It’s wedding season, engagement season and proposal season; it’s basically everything wedding-ring-related season. Such a special and precious possession should be given much thought and requires some background knowledge. We thought all the happy couples looking to buy a ring could use this guide as a starting point in their quest for the perfect rock. Happy hunting!
So before anything, you need to know your budget.
It’s important to know how much you can spend on the ring. This is the first step you need to take in your journey of buying a wedding ring. The agreement on a budget usually happens between the families. When all is settled, you’re ready to take the next step.
After knowing the amount of money you can spend on the ring, divide your budget on the essential elements that constitute it: the four C’s.
The four C’s are as follows:
The weight of a diamond is expressed in carats. One carat = 0.2 grams and it is also equivalent to 100 points, so half a carat is equivalent to 50 points.
More carats equal more weight, which increases the price of the diamond. Most people think that the amount of carats, therefore the size, is the only factor that contributes to the value of the diamond, but that’s not true. The other C’s come into play when considering the gem’s quality and preciousness.
Clarity refers to the size, number and visibility of inclusions (flaws) in a diamond. Almost all diamonds have minor traces of non-crystallized carbon, most of which are not visible to the naked eye and require a magnifying glass to locate. The less inclusions (flaws) a diamond has, the more valuable and rare it is.
Below is the GIA diamond grading scale used to describe a diamond’s clarity (retrieved from Sabine van Gent); it’s divided into six categories and eleven grades:
FL = Flawless — no internal or external inclusions of any kind visible under 10x magnification to a trained eye, the most rare and expensive of all clarity grades .
IF = Internally Flawless — no internal inclusions visible under 10x magnification to a trained eye, but there may be some tiny external irregularities in the finish.
VVS-1 = Very Very Slightly Included 1 — usually just one tiny inclusion visible only to a trained eye under 10x magnification .
VVS-2 = Very Very Slightly Included 2 — tiny inclusions visible only to a trained eye under 10x magnification.
VS-1 = Very Slightly Included 1 — very small inclusions visible with 10x magnification.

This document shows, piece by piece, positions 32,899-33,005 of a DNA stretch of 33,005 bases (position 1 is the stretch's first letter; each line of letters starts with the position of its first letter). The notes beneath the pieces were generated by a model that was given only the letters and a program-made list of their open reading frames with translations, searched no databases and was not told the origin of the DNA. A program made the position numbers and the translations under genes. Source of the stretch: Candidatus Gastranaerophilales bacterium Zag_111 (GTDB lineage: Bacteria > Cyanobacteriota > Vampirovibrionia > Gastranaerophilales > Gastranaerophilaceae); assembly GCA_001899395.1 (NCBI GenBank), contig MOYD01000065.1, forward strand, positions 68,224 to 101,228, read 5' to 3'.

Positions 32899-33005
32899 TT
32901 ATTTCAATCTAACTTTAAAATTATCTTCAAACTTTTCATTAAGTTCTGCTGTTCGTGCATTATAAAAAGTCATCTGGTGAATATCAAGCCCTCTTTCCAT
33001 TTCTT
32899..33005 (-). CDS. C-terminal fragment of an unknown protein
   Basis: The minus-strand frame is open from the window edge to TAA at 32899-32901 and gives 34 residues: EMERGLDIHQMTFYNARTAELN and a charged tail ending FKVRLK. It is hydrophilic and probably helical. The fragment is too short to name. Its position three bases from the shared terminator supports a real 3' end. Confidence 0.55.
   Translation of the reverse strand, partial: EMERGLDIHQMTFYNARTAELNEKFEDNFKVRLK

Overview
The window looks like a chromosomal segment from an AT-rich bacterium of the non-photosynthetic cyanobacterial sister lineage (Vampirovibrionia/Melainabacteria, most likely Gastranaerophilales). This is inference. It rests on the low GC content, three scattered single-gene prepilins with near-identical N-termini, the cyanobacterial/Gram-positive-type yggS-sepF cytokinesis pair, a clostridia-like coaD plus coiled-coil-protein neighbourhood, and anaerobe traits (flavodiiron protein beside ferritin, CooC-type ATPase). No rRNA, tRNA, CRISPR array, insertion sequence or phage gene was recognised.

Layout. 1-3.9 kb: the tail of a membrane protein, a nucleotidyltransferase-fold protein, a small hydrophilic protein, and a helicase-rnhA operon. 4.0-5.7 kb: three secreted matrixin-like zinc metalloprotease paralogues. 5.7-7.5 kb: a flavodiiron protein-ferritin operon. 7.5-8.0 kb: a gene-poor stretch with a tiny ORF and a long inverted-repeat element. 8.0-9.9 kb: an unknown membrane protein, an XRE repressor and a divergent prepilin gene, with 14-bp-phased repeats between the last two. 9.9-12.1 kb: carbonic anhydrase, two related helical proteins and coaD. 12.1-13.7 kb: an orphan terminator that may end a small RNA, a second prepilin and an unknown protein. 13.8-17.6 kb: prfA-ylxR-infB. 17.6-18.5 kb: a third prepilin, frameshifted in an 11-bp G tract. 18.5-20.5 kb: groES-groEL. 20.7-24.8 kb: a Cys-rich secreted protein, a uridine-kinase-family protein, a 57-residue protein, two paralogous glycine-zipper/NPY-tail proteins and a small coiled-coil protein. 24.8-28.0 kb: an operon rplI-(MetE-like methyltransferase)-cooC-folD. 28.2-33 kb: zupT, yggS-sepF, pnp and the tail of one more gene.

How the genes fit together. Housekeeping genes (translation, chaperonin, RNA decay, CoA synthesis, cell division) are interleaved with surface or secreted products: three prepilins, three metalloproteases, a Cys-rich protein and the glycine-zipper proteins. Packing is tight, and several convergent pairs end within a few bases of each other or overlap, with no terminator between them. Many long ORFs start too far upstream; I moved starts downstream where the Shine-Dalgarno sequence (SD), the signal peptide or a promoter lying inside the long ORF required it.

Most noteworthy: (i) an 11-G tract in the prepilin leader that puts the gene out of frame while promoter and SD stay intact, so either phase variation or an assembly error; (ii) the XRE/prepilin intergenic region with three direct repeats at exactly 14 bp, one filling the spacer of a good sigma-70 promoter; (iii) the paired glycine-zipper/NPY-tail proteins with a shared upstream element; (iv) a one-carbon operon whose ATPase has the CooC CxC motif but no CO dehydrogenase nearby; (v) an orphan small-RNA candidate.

VS-2 = Very Slightly Included 2 — several very small inclusions visible with 10x magnification .
SI-1 = Slightly Included 1 — small inclusions visible with 10x magnification .
SI-2 = Slightly Included 2 — several small inclusions visible with 10x magnification.
I-1 = Included 1 — flaws that are visible to the naked eye.
I-2 = Included 2 — many flaws clearly visible to the naked eye that also decrease the brilliance.
I-3 = Included 3 — many flaws clearly visible to the naked eye which decrease the brilliance and compromise the structure of the diamond, making it more easily cracked or chipped.
These are the six categories:
While most diamonds appear colorless, most of them have a hint of yellow or brown traces that can more easily be detected when comparing different ones side by side. The colors of a diamond are expressed on a scale that ranges from the letter D to Z, the latter being the darkest and therefore least valuable. D is the perfect, colorless tone; it’s very rare and expensive. The closer you are to the D, the more colorless and valuable your diamond is. Check the image below to be able to visualize the difference in colors.
The “fancy” diamonds are the ones that come in different colors such as pink, red or blue.
The cut of a diamond is divided into two subparts: the shape of the stone and the way with which it is cut. The different shapes available are as illustrated in the image below (round, princess, oval, etc).
The other component of the cut revolves around the proportions, symmetry and depth of the diamond, which determine its brilliance and overall appearance due to the reflection of the light on its different facets.
If the cut is too deep, the light will escape out of the side; if is too shallow, it’ll escape out of the bottom.
The best cuts allow for the diamond to shine to its maximum potential and for its brilliance to be properly reflected in the light.
We hope you now understand diamonds a little better. Keep in mind that having a big ring (lots of carats) should not be your sole focus; you want to make sure your diamond is of good clarity and color, as well.
A tremendous thank you to Marc Riad from Lord Jewelry for his extensive explanation of all the information in this article.